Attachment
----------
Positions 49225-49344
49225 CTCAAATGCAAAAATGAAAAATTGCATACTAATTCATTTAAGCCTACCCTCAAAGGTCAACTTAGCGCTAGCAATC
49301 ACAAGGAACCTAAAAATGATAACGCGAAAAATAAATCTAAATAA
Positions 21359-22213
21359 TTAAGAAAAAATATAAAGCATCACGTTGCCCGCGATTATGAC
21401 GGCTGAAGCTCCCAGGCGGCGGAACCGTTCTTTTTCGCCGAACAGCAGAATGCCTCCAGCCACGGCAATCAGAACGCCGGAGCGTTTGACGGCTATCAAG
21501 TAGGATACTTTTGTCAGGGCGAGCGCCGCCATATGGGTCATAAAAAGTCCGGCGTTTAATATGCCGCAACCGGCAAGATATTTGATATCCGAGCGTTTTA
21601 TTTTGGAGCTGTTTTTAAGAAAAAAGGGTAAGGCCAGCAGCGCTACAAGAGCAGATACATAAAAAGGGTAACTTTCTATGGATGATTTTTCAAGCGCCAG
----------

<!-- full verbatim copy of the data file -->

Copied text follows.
Positions 49225-49344
49225 CTCAAATGCAAAAATGAAAAATTGCATACTAATTCATTTAAGCCTACCCTCAAAGGTCAACTTAGCGCTAGCAATC
49301 ACAAGGAACCTAAAAATGATAACGCGAAAAATAAATCTAAATAA
Positions 21359-22213
21359 TTAAGAAAAAATATAAAGCATCACGTTGCCCGCGATTATGAC
21401 GGCTGAAGCTCCCAGGCGGCGGAACCGTTCTTTTTCGCCGAACAGCAGAATGCCTCCAGCCACGGCAATCAGAACGCCGGAGCGTTTGACGGCTATCAAG
21501 TAGGATACTTTTGTCAGGGCGAGCGCCGCCATATGGGTCATAAAAAGTCCGGCGTTTAATATGCCGCAACCGGCAAGATATTTGATATCCGAGCGTTTTA
21601 TTTTGGAGCTGTTTTTAAGAAAAAAGGGTAAGGCCAGCAGCGCTACAAGAGCAGATACATAAAAAGGGTAACTTTCTATGGATGATTTTTCAAGCGCCAG